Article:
Air strikes kill 16 Sinai militants

 09 Feb 2014 - 6:25


Protesters hold signs against the detention of Al Jazeera journalists in Egypt, in downtown Beirut, yesterday. The Committee for the Protection of Journalists said the detention of Al Jazeera scribes in Egypt signals the first time that any country has charged a TV network of terrorism-related charges.

CAIRO: Egypt’s military said it killed 16 militants yesterday in air strikes in the restive Sinai peninsula, which militants have used as a springboard for attacks across the country.
The air force has pressed ahead with air strikes in the region even after militants in north Sinai downed a helicopter last month with a shoulder fired missile, killing the entire crew of five.
The militants have killed scores of soldiers and policemen in a growing insurgency after the army overthrew Islamist president Mohamed Mursi in July.
Yesterday, air strikes killed “16 extremely dangerous extremists belonging to the Muslim Brotherhood,” military spokesman Ahmed Ali said on Facebook.
Mursi’s Brotherhood was designated as a terrorist group in December after a suicide car bombing of police headquarters killed 15 people. The Brotherhood says it eschewed violence decades ago and is dedicated to advancing its agenda by peaceful means.
Another group, Ansar Beit Al Maqdis, claimed responsibility for the December attack and another car bombing outside police headquarters in Cairo last month.
The group, which appears to be inspired by Al Qaeda’s ideology, is based in the sparsely inhabited north of Sinai, along the borders of Gaza and Israel.
It has branched out from attacking security forces in the peninsula to bombings and assassinations of police officers elsewhere in Egypt.
 Meanwhile, a new militant group has claimed responsibility for two bombings in Cairo that targeted the Egyptian police on Friday and has vowed to carry out more attacks, underscoring the risk of a widening campaign of violence against the security forces. The group — Ajnad Misr, or Soldiers of Egypt — said it carried out the attack that wounded six people in a statement posted on a Facebook page set up in its name. The statement was quoted by a website used by militant groups and by SITE Intelligence group, which monitors such sites.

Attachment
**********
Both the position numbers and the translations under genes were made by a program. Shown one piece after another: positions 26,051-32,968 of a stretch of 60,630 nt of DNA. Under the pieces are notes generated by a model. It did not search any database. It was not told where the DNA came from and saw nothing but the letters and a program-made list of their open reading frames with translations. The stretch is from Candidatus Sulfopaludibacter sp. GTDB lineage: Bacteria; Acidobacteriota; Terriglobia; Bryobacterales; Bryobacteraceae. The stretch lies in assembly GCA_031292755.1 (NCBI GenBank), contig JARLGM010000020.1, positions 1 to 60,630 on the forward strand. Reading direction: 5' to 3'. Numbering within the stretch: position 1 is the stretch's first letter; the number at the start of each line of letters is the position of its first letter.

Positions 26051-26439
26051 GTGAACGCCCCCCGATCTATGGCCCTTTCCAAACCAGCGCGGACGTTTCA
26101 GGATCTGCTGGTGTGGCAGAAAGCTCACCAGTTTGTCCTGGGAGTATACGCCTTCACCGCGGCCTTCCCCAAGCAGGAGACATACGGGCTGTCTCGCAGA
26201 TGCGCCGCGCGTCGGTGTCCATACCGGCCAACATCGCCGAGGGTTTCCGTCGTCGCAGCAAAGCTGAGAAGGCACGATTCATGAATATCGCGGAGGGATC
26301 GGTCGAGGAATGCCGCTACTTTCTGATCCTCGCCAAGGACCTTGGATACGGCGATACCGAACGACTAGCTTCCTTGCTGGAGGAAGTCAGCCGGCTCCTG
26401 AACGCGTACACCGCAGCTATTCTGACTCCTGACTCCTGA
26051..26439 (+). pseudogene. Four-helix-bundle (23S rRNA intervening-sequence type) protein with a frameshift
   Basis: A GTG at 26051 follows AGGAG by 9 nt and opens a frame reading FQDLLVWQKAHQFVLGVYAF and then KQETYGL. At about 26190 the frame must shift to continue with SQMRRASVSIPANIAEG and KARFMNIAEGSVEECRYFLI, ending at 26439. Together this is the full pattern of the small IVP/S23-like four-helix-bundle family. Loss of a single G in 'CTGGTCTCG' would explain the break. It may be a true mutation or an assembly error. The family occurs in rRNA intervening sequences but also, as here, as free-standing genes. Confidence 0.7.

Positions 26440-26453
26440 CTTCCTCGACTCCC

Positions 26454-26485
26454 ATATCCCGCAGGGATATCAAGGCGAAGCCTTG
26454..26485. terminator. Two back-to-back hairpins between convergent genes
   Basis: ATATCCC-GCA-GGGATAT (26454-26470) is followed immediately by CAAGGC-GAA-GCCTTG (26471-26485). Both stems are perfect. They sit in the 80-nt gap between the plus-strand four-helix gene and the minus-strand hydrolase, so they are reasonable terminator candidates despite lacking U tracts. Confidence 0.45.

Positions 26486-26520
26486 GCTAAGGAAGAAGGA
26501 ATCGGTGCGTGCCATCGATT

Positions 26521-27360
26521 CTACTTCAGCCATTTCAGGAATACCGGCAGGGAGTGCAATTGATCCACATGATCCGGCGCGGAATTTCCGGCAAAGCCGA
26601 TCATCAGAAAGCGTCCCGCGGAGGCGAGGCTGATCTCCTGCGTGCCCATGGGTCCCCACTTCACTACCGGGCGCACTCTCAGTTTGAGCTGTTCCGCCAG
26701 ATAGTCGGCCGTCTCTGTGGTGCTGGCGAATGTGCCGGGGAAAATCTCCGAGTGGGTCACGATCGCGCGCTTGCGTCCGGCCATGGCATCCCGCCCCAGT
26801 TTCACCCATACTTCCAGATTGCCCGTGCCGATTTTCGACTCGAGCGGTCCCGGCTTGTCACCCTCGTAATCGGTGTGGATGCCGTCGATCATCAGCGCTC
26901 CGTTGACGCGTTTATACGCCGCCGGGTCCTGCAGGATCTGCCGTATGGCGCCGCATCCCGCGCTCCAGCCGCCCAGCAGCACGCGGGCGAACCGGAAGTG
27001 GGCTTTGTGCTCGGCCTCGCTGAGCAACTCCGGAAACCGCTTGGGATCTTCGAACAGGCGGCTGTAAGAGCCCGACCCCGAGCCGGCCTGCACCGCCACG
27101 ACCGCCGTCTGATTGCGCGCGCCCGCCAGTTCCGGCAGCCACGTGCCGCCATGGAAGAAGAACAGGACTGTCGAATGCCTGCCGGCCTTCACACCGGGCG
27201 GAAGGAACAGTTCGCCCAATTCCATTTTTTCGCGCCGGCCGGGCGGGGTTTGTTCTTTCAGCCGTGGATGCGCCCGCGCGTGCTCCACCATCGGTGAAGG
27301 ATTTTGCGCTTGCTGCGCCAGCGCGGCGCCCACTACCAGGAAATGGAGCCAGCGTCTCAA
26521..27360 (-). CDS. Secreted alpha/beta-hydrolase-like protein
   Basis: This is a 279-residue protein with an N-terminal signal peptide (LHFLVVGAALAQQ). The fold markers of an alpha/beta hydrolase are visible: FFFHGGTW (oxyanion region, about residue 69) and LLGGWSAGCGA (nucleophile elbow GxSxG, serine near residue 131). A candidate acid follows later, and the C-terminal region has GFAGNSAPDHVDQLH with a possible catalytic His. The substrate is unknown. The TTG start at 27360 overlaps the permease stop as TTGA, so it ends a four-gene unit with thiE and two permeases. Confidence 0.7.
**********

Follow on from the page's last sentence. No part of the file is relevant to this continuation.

While many of the attacks have occurred in North Sinai — where the military said yesterday it had defused a roadside bomb planted to target army personnel — attacks have become increasingly regular and lethal in the Nile Valley and Delta.
In a raid outside Cairo, the Interior Ministry said police seized an arms cache including 10 bombs stored at an apartment.
Ajnad Misr emerged late last month, claiming responsibility for six attacks at the end of January, according to SITE. “(The security forces) are not safe from retaliation which is pursuing them,” its statement said.
“Our attacks on them will continue all the while their crimes continue,” the statement said. Many of the attacks have been claimed by Ansar Bayt Al Maqdis, a group based in North Sinai that has turned its attention from Israel to the Egyptian government since Mursi’s overthrow.
The army-backed authorities have cracked down hard on Mursi’s Islamist sympathisers since his removal. Hundreds of his supporters were killed during protests in the weeks after his removal and thousands more were arrested.
Several hundred members of the security forces have been killed in bombings and shootings since then.
The Interior Ministry said one of the bombs seized in the raid on the apartment outside Cairo in 6th of October City, 30km (19 miles) from the capital, weighed 25 kg (55 pounds) and was equipped with timers and remote controls. The other nine were described as primitively assembled.Agencies